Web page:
Denial has been the world’s response to each new revelation of the unfolding climate catastrophe (but at least we still have franking credits). We live in an economy, don't we? There have been many warning voices, but denial has largely won the day and has suppressed action.
We try to strike a bargain with the climate gods.
If the economy booms, we will be able to afford to fix the climate. Technology will save us. We need to stop using fossil fuels but are too focused on the economy. Despite floods and fires, droughts and towns running dry, we argue about the cost of living. Politicians talk about food on the table and translate this into “tax relief” for the affluent, while the poor and homeless (who might not have tables) are ignored. We deny that these very concerns – food and water – will be magnified beyond imagination, as our planetary infrastructure crumbles.
3. Depression and nihilism.
Glimpsing the full magnitude of the problem can cause recession into isolation and depression. It’s too late. There is nothing we can do now. Why bother? We have no power. Screw humans, the planet will be better off without us. I’ll be dead by the time it gets worse. What I do is so small it doesn't matter. Australia’s emissions are too small to matter so we might as well mine coal.
The extreme enactment of depression can be self-harm or harm to others. Depressive thoughts support inaction and destructive action.
So, Scott Morrison has pledged money targeting suicide. That’s a good idea.
Protest and defiant action. Activists, scientists and all who tried to vote for the climate have a right to be damn angry. Our kids and grandkids have a right to take to the streets. Constructive, non-violent anger can give us the energy we need to keep up the fight of our lives.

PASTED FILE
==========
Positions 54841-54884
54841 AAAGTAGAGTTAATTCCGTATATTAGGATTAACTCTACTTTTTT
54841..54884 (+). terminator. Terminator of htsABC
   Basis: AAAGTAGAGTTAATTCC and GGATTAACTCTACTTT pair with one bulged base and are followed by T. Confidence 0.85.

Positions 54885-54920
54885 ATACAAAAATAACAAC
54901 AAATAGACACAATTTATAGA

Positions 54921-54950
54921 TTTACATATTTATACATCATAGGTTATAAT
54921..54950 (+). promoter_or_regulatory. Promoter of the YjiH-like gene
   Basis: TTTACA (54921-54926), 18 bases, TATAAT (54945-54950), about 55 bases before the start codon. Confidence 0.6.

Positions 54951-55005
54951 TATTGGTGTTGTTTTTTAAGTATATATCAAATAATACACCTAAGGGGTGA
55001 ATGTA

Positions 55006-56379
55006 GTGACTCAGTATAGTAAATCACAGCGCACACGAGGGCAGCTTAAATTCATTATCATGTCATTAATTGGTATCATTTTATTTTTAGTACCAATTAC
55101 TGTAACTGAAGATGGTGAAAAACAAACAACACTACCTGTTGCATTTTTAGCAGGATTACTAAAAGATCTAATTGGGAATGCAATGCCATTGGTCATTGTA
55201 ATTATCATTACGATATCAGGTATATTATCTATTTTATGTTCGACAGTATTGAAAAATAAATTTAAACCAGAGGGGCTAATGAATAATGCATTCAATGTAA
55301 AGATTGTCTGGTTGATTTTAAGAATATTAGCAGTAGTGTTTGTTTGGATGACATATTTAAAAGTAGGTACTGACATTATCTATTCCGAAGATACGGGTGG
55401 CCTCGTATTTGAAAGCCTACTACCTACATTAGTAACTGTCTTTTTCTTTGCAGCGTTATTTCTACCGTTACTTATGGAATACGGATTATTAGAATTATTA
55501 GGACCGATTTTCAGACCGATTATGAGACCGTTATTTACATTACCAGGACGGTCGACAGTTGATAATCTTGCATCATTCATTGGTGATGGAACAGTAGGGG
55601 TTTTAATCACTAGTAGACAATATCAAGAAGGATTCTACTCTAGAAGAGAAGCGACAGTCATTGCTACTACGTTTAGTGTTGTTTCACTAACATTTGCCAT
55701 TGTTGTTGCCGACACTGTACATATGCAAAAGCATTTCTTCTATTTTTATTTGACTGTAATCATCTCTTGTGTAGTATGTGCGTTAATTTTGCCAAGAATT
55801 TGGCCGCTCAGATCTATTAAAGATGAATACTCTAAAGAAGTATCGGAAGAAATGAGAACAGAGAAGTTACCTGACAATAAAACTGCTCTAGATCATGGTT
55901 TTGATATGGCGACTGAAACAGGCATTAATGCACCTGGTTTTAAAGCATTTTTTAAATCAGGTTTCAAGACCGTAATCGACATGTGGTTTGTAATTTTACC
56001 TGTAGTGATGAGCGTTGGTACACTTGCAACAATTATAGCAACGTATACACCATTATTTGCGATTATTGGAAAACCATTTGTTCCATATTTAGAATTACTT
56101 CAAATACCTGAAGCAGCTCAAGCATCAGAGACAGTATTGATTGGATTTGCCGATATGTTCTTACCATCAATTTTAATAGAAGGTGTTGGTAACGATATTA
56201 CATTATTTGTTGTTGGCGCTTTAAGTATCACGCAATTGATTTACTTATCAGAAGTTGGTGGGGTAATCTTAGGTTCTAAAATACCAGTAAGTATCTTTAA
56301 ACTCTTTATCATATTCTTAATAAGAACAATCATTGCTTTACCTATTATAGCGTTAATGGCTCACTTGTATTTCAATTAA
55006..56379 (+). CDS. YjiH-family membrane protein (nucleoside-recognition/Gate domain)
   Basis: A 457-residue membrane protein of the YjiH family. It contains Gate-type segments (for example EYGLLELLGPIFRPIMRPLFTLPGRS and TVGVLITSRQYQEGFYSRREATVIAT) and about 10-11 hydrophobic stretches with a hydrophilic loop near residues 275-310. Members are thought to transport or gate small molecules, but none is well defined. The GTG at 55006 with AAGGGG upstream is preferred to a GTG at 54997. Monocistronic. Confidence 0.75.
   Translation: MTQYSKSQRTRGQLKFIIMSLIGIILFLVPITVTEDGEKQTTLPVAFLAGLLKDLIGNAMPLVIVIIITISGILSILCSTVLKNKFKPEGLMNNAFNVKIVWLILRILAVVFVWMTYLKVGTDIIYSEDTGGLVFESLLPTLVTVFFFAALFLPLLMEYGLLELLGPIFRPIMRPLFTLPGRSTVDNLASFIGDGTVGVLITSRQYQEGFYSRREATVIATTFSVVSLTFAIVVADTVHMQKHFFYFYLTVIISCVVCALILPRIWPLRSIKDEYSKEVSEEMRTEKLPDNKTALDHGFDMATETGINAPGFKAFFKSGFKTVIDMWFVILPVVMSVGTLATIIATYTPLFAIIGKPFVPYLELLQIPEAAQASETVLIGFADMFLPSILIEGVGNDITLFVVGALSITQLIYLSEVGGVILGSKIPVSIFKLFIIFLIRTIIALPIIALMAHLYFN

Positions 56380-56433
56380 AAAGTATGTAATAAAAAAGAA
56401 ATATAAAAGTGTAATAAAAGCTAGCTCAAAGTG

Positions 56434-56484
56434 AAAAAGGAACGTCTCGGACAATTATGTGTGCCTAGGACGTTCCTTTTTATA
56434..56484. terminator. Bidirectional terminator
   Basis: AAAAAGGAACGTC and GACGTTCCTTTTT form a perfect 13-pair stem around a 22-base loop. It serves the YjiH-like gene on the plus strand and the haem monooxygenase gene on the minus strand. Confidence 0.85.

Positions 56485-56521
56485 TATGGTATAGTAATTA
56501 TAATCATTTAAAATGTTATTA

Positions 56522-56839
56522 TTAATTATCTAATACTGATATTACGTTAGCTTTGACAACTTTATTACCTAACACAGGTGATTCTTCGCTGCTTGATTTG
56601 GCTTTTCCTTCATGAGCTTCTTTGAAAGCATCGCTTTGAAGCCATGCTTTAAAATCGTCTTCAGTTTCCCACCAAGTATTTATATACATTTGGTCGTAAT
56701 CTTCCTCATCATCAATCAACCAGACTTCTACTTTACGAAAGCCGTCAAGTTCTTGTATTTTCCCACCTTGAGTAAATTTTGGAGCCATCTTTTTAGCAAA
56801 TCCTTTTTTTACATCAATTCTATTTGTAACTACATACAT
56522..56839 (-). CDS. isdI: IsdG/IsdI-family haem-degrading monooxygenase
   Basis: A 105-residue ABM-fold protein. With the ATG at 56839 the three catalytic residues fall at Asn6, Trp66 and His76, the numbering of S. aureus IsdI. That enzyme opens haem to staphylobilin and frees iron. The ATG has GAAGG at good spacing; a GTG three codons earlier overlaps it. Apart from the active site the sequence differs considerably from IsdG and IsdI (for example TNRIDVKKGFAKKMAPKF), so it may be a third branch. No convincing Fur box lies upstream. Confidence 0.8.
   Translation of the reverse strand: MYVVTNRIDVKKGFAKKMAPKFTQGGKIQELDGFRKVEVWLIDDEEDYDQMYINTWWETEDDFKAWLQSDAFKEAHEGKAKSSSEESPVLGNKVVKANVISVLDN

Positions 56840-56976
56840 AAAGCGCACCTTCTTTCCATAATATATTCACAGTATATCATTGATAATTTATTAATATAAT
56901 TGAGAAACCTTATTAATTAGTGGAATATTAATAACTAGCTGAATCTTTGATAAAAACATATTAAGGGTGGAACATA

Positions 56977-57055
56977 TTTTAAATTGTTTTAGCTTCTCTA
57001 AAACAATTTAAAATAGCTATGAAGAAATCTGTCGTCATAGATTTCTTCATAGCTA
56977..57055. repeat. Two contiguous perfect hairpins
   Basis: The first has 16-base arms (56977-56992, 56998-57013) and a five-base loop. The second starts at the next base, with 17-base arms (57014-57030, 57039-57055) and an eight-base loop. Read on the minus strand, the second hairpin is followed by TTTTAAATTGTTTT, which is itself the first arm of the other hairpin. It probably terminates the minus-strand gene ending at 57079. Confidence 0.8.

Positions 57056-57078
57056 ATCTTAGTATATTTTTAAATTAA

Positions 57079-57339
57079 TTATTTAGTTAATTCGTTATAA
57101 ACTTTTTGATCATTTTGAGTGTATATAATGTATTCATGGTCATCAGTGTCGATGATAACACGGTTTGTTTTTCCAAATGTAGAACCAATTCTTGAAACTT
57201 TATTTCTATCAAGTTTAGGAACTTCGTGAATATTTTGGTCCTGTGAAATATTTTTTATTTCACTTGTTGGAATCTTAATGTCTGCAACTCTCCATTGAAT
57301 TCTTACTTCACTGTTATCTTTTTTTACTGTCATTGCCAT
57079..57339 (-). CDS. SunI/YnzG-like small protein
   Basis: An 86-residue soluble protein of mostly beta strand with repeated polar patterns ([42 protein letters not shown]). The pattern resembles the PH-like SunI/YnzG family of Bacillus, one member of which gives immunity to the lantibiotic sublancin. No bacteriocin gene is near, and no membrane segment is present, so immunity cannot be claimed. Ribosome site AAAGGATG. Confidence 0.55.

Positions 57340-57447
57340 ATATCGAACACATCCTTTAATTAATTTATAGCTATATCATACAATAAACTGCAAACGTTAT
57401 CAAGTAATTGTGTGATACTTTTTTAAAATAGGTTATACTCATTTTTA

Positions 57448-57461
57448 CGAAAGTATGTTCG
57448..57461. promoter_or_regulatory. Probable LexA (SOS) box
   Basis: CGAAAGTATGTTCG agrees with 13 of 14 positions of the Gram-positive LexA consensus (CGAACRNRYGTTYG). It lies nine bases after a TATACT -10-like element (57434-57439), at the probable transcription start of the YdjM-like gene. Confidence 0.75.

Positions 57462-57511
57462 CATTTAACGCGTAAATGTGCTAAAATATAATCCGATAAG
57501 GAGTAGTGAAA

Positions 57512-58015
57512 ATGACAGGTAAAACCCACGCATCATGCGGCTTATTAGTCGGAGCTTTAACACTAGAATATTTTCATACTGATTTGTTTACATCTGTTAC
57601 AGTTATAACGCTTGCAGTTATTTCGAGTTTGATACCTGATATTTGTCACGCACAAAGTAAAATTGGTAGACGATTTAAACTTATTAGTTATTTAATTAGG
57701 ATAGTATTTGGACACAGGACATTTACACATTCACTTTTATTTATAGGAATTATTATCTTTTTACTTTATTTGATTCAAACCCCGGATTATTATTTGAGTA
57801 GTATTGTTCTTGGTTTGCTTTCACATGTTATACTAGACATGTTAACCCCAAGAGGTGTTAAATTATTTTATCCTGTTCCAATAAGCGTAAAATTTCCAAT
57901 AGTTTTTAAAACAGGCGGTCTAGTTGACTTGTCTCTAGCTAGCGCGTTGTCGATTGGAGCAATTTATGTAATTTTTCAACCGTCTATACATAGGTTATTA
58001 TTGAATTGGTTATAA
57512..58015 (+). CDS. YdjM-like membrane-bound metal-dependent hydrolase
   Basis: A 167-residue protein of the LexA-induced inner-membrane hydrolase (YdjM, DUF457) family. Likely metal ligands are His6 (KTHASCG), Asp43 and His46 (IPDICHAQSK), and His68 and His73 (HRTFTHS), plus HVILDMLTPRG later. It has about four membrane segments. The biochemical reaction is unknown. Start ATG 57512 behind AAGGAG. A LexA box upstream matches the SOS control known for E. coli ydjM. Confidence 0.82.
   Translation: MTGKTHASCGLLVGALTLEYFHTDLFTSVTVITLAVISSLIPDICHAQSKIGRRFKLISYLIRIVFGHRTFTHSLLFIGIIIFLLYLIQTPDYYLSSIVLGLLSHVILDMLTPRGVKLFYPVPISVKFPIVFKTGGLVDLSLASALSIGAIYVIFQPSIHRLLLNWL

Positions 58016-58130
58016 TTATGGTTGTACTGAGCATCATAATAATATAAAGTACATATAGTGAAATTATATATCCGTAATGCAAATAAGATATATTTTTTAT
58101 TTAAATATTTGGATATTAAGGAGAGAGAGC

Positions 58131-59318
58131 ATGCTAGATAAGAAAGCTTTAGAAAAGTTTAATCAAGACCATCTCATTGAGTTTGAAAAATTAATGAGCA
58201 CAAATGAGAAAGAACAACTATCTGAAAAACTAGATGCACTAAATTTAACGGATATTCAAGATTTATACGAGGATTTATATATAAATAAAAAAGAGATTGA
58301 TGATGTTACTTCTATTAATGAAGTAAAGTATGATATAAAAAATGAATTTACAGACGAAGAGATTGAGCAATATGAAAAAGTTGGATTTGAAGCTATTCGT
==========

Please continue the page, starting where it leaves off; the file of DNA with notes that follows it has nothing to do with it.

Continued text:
“The situation is hopeless. We must take the next step.” ~ Pablo Casals.
‘Not everything that is faced can be changed. But nothing can be changed until it is faced.’ ~ James Baldwin.
This is the stark reality. What can we do? What is most important?
- Digging up coal or preserving the water tablelands and food bowls?
- A lump of coal or food?
- Contaminated water or drinking water?
- Clean air or jobs in the gas mask industry?
Grief can bring clarity about what really matters and what we value deeply.
We can also add sadness to the list.
Acceptance of reality also opens the floodgates to sadness and pain. Pay attention to the people you care about and nurture those relationships. More than ever, love is needed. Music, literature, care of animals, the wild can bring us comfort. Like troops in a battle, we need rest and recreation to fight another day.
Empathy is also needed.
- For those already suffering the impacts of climate disaster, such as the islands with “water lapping at your door”. What a laugh, say Morrison, Dutton and Abbott.
- For refugees and displaced persons.
- For those struggling to make a better world.
- For our First Nation people.
Hope and love were part of Kübler-Ross’s message. We try to deny our death and we deny the potential death of the planet. We all must die, but a big part of the meaning of our lives is what we leave behind.
One Jewish climate group proclaimed a climate lesson learnt from the Holocaust: Don't be a bystander.
Saving the planet is everyone’s job.